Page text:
NCAA Protecting Amateurism or Capitalism

Is the NCAA protecting amateurism more important than protecting the physical or educational well-being of student-athletes?  It appears so, given the variance in the NCAA’s response to scandals involving its self-imposed duty to protect their “bedrock” principle of “amateurism” versus its duty to protect the physical or educational well-being of “student-athletes.” The NCAA quickly asserts its power to issue sanctions in cases involving “amateurism” (typically cases where athletes receive a so-called “impermissible benefit”), but somehow manages to avoid its obligation to act in cases where the conduct of coaches and other administrative personnel places “student-athletes” physical and educational well-being in jeopardy.

The NCAA proclaimed itself as the body responsible for upholding the principle of “amateurism”

They are supposed to ensure that “student-athletes” are not commercially or professionally exploited. This has come to mean making sure athletes are not able to profit from their athletic abilities outside of a cost of attendance scholarship.  The NCAA also proclaimed itself to be the body that works to ensure that “intercollegiate programs [are] conducted in a manner designed to protect and enhance the physical and educational well-being of student-athletes.”[i] When presented with a case regarding an “impermissible benefit” the NCAA quickly responds and usually issues sanctions.

For example, when thirteen University of North Carolina, Chapel Hill (UNC) football players sold their team-issued shoes, the NCAA responded quickly suspending the players for one to four games.  When Donald De La Haye, a former University of Central Florida (UCF) kicker, monetized his YouTube videos that featured him as a “student-athlete,” the NCAA swiftly swooped in to stop the monetization of his videos.  The NCAA rushed in to require three Oklahoma University “student-athletes” to donate $3.83 each to a charity of their choice for violating NCAA rules by eating too much pasta at a graduation banquet.  In these types of cases, the NCAA is swift in their response to make sure the athletes receive no benefit for their athletic prowess other than a scholarship under the guise of keeping the athletes safe from exploitation.

NCAA Slow to Tread

However, when it is time for the NCAA to act to protect the physical and educational well-being of “student-athletes” the NCAA treads slowly and usually finds a way to avoid its obligation to issue any sanctions at all in such cases.  For example, the NCAA refrained from issuing sanctions against Michigan State University (MSU) in the case of Larry Nassar, who was criminally convicted of sexual assault earlier this year.  The NCAA reasoned that although Nassar was criminally liable, there was nothing during the course of their investigation to suggest that an NCAA violation was committed.  Similarly, in the academic fraud case at UNC, the NCAA avoided issuing sanctions reasoning that they lacked the power to sanction UNC because no “impermissible benefit” was given to the athletes because the “sham” courses were open to everyone at the university.  In these types of cases, the NCAA is always eerily quiet and looking for a way to avoid truly getting involved.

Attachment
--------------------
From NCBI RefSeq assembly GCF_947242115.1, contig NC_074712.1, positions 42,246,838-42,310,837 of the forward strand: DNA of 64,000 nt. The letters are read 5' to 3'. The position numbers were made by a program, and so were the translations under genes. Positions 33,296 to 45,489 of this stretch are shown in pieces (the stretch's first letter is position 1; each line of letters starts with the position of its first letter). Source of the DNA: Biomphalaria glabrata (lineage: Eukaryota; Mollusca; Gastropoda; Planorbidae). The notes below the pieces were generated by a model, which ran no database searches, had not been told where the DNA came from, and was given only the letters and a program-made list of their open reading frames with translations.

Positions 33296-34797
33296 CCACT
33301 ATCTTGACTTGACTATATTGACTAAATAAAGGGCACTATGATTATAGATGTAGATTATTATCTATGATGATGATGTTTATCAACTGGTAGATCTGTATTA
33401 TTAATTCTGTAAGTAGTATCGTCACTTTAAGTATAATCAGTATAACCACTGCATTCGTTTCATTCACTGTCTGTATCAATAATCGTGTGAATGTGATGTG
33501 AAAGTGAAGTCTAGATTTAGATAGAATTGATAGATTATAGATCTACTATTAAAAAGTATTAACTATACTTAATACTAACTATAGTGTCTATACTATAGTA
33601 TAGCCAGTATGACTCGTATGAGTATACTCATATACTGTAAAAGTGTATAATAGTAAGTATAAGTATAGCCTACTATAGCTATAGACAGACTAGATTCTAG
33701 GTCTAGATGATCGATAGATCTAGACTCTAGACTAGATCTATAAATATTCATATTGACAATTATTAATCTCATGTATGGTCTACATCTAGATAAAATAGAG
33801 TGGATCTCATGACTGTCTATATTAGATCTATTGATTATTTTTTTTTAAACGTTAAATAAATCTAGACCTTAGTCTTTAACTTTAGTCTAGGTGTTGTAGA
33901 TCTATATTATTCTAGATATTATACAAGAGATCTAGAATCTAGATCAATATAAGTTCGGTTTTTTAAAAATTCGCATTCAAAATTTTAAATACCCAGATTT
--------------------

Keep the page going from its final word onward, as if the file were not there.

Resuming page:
The NCAA has yet to give a statement on whether Ohio State University will face any sanctions as a result of the scandal involving their revered football coach Urban Meyer who was recently suspended after being found to have knowledge of the domestic abuse allegations against his former assistant coach Zach Smith.  The NCAA has also been measured in its response to the death of Jordan McNair, a University of Maryland, College Park football player who suffered a heat stroke during practice and died two weeks later.  Given the NCAA’s response to similar cases involving “student-athletes” well-being, the NCAA will likely find a way to skirt its duty in these cases as well.

This leads one to question.

What message is the NCAA sending to their beloved “student-athletes” by essentially remaining silent in cases that involve athlete welfare, but always rushing to issue sanctions in cases involving “impermissible benefits?”  The NCAA is sending the message that “impermissible benefits” are of paramount concern to the NCAA, but issues involving athlete welfare not so much.  These actions leave “student-athletes” with only one possible view and that is that protecting “amateurism” is more important to the NCAA than protecting the physical or educational well-being of “student-athletes.”


[i]  2017-2018 NCAA Division I Manual, (2017), available at

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1 Comment

  1. Very true Mrs Ramsey

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